To even the most casual observer, it is clear that people are not homogenous in their behaviour, and that this goes beyond possible nurture influences such as cultural upbringing. Individuals vary in their behaviour in a consistent manner; some people are generally more aggressive, friendly and adventurous in every aspect of their lives. So obvious is this observation that we even have a word for it – personality. Likewise, anyone who has spent any significant amount of time in the company of animals will almost certainly acknowledge that they are not all the same. The extent to which this is apparent varies from species to species, of course, but the observation is not a revolutionary one. And yet, until relatively recently the concept of ‘personality’ in non-human animals was revolutionary. And it has had to work hard to shake off the criticism of anthropomorphism and pseudoscience.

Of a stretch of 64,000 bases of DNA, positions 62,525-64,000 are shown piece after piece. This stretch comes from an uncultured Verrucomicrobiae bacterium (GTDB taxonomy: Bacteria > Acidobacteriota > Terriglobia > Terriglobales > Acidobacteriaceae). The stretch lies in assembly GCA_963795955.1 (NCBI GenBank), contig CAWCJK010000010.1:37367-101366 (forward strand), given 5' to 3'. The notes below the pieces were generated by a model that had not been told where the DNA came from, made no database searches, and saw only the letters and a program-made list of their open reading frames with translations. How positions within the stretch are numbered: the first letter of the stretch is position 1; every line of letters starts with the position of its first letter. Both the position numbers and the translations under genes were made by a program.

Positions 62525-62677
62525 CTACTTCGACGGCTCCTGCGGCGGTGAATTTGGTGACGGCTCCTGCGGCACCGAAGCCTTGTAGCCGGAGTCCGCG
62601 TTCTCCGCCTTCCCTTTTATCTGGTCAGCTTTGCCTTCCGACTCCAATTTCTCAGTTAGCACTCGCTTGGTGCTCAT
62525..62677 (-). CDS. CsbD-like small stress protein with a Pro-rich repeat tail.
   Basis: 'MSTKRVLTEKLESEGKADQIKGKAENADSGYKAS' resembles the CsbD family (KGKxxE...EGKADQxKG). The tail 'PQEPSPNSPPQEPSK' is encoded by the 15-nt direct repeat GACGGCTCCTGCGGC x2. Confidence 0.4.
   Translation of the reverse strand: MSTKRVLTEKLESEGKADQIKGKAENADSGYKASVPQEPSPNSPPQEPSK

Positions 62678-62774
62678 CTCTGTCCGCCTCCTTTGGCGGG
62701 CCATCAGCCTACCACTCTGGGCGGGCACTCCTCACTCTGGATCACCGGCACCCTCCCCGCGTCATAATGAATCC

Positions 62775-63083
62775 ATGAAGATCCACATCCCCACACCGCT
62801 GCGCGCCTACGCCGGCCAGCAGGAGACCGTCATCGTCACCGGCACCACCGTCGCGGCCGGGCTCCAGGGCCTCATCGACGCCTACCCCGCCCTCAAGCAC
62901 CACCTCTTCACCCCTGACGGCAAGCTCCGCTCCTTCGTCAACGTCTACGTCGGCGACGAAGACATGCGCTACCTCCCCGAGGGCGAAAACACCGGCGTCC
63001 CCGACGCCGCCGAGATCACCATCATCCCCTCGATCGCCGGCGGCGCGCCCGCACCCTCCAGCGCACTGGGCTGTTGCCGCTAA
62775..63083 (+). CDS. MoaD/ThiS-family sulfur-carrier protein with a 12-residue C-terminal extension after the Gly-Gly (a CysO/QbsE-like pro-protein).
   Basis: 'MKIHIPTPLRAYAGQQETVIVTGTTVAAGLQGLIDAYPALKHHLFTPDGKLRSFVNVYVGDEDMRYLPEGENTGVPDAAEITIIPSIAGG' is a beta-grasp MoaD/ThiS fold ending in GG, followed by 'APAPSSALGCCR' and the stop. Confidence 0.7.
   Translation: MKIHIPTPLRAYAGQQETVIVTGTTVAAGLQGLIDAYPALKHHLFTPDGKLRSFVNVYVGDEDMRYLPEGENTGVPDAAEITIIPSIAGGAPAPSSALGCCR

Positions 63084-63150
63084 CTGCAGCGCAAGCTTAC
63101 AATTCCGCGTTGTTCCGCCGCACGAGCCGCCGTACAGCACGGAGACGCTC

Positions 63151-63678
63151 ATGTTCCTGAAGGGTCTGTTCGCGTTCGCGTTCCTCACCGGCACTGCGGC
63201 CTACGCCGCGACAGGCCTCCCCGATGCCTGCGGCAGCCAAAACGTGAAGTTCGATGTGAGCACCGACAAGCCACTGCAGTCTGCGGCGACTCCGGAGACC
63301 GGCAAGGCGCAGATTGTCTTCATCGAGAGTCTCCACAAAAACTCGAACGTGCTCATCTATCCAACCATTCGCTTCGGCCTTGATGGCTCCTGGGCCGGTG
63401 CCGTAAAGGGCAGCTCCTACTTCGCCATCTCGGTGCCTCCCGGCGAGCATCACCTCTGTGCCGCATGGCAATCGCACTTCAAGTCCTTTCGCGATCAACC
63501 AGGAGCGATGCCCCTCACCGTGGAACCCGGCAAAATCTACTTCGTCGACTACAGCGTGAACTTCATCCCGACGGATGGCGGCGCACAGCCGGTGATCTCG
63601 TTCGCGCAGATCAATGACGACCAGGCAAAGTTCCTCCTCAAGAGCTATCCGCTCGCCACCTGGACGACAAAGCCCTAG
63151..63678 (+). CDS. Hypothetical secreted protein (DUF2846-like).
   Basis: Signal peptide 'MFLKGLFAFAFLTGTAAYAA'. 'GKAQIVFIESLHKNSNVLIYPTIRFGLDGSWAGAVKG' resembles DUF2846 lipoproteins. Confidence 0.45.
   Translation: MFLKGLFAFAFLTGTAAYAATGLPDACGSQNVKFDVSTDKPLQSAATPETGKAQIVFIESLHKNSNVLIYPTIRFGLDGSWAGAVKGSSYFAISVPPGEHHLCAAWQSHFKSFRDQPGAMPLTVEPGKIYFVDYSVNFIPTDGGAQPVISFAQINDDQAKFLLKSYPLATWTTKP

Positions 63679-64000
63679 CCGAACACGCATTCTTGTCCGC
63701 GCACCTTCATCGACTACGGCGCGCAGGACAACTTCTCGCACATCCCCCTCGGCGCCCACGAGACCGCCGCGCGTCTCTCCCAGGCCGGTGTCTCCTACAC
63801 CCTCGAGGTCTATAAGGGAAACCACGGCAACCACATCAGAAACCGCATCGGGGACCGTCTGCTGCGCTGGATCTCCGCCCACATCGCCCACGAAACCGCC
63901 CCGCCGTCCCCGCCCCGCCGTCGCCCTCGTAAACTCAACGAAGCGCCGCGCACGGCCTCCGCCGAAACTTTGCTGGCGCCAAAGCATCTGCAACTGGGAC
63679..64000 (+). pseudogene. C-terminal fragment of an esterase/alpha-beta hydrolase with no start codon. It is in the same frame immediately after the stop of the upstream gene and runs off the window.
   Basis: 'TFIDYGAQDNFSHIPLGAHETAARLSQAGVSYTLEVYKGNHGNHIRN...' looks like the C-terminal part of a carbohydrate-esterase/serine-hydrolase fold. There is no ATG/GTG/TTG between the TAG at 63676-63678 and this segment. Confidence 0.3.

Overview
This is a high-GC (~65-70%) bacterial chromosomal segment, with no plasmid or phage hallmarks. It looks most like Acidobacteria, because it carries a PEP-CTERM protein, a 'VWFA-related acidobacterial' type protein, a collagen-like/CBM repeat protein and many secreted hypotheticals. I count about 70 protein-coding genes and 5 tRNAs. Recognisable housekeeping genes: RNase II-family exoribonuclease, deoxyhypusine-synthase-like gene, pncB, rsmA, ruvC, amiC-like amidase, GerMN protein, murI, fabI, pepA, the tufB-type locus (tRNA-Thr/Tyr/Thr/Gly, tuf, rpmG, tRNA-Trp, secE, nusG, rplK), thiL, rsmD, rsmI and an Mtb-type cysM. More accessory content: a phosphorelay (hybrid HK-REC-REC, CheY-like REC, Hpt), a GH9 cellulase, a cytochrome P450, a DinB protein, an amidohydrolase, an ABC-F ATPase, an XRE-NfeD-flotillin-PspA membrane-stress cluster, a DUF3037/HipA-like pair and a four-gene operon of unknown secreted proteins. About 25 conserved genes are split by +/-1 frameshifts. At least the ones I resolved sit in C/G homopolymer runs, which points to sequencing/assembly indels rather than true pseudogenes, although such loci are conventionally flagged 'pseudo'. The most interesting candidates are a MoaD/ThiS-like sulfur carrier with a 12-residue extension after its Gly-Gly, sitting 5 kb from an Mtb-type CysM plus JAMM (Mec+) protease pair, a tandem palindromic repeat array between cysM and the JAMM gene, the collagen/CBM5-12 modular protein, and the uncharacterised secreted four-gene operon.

It was long assumed that animals were infinitely plastic in their behaviour, being able to respond adaptively to all environments. When people actually started to look, however, it became apparent that this wasn’t the case. Individuals showed substantial variation in their responses to certain events and environments, and these responses were not always adaptive. There was a strong correlation however, in the responses of a single individual over time. Personality, you say?